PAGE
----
I'm used to people giving me a double-take when they hear about our family size.  And really, most people love the idea of many children.  This woman today was no different, but just-um-very forward.
Once she got the number in her head, she yelled out, 'Well are you Mormon?'.  I laughed and said no, that we are Christian and that these children are a blessing.  She stood there a minute and looked me over.  Then she yelled, 'Well why aren't you FAT?'. Um, how do you answer that when you're not exactly skinny? I think she was quite surprised to see a mother of many still able to get herself out of bed and go to the grocery store! And I could see out of the corner of my eye that the checker was now chuckling as he scanned my groceries. As I was paying, she continued on. About Hollywood stars and how all they think about is themselves and their images and money and all.  And then she leaned forward and whispered loudly, 'Good for you!'.  I think that may have been a compliment.  I started heading out, and she yelled after me, 'Oh hey.  I hope I didn't offend you with what I said!'  I reassured her that she didn't and I smiled and told her to have a good evening.  The checker was still laughing when I left.  

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Wednesday, February 13, 2013

Sometimes When You Are Homeschooled...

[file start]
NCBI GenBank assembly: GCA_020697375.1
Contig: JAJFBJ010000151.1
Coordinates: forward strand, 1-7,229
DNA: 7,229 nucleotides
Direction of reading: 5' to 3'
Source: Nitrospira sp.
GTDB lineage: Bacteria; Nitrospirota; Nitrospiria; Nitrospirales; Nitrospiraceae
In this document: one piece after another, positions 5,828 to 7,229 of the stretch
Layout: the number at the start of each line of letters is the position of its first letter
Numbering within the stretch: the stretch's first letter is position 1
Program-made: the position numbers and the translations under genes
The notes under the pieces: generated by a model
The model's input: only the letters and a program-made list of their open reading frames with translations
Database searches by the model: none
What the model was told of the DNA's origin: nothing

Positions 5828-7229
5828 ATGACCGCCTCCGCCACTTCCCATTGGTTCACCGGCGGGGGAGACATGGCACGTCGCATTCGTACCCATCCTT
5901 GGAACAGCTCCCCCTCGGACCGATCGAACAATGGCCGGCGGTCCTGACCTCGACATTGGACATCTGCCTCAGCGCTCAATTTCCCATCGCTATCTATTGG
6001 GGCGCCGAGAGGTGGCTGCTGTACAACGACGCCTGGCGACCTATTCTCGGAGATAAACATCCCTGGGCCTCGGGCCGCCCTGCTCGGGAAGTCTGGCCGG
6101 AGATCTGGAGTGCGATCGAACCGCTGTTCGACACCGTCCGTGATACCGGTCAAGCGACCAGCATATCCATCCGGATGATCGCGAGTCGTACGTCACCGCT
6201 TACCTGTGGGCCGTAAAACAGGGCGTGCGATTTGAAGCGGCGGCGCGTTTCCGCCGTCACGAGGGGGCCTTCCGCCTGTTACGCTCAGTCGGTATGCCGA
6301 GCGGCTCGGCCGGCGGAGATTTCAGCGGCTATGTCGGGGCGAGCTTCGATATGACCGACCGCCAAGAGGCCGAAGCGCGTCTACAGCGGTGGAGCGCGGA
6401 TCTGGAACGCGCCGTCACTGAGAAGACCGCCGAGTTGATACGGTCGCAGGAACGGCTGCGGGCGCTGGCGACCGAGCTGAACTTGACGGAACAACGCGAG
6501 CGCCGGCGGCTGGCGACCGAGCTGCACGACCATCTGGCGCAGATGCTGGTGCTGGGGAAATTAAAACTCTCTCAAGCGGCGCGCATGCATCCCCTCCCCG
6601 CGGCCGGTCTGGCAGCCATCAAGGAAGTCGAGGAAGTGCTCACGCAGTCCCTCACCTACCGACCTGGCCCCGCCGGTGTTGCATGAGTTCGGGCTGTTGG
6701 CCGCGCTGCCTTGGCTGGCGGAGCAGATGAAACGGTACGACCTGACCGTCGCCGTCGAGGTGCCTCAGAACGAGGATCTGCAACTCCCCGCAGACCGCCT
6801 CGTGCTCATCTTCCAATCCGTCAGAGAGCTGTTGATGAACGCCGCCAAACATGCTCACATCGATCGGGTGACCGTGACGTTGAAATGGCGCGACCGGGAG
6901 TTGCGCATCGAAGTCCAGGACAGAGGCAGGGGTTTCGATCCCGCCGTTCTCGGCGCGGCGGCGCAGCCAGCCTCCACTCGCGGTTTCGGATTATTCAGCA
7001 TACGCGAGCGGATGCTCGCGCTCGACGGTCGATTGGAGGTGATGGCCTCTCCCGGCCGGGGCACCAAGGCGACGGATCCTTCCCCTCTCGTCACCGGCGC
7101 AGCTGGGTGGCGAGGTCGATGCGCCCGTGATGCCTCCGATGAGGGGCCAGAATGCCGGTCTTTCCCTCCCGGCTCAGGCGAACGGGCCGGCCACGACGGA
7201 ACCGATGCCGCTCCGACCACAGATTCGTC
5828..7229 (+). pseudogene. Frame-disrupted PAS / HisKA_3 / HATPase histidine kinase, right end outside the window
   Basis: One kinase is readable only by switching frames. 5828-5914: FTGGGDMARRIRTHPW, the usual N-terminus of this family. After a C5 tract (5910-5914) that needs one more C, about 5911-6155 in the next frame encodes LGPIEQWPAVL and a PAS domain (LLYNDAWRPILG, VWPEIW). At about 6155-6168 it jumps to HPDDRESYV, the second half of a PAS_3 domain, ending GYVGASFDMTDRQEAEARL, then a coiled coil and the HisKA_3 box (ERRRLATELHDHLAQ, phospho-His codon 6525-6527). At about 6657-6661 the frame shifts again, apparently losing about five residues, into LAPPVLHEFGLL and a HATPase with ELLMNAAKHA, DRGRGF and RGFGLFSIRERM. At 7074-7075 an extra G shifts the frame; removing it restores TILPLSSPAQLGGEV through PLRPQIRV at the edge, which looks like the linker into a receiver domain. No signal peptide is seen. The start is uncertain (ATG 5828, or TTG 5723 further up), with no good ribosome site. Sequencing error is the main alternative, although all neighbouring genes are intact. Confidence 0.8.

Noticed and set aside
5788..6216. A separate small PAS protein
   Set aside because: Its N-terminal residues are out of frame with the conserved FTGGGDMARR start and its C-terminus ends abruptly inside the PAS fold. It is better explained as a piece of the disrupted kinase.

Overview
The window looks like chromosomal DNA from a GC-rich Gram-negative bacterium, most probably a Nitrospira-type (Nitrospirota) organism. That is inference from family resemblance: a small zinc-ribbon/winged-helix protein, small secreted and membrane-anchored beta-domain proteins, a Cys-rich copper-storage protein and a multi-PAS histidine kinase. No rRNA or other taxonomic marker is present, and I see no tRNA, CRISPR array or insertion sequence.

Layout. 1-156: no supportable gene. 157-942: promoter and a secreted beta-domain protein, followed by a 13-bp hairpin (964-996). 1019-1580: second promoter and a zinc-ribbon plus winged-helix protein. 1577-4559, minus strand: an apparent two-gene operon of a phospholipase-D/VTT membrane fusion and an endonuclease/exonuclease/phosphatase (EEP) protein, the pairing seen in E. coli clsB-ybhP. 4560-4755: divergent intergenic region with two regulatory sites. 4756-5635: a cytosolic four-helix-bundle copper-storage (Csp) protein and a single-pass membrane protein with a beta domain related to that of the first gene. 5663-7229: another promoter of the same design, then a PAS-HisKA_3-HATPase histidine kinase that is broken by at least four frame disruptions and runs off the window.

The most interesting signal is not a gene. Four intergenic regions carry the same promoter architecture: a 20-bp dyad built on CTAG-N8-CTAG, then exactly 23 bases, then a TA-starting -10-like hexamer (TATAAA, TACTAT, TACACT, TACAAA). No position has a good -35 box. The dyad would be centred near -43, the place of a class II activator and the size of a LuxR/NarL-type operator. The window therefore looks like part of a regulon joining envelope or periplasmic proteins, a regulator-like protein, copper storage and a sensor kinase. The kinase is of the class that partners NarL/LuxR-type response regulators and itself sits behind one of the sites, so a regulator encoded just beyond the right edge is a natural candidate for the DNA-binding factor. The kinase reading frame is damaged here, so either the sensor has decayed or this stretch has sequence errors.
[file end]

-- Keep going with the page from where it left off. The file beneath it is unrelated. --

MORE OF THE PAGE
You get to listen to your 15 year-old brother read a children's book to you, even though you're all too old for it. And then you get to laugh really hard together and go make some popcorn.
You can spend all afternoon messing around with cabbage juice.
You can have a tea party with your friend most any time of day.
You read your science lesson on the kitchen table. And you dangle your legs and look out the window, too. At least until Mom finds you and tells you that you know better than to sit on a table. Ahem...


Grilled PB&J!

Years ago, I met a woman named Annette.  She lived with her family in Colorado, and became someone I really enjoyed spending time with.  I used to laugh until it hurt with her. 
We each had young children at the time, and we'd get together here and there for lunch and a play date for the kids.  One day she introduced me to the most wonderful adult-type-kids-meal.  Grilled peanut butter and jelly sandwiches. Oh boy.


We made them for lunch today.  I am trying to shed a few pounds (*sigh*), so after my spinach salad I only had a nibble. Or two. I think. 
But my children were happy.  And I got to remember my friend and pray for her and her family, now many states away.

Why I Love Bein' a Mom

I get to just sit on the stairs and marvel at this chubby little guy.
I get to watch some really great puppet shows while I clean the kitchen.

I get to watch my children grow in the Lord's truth.  And I get to watch my hubby teach it to them.
I get to have lots of other really great kids in my life (and their parents!).
I don't have to do my Leslie Sansone exercise videos alone!

Thursday, February 7, 2013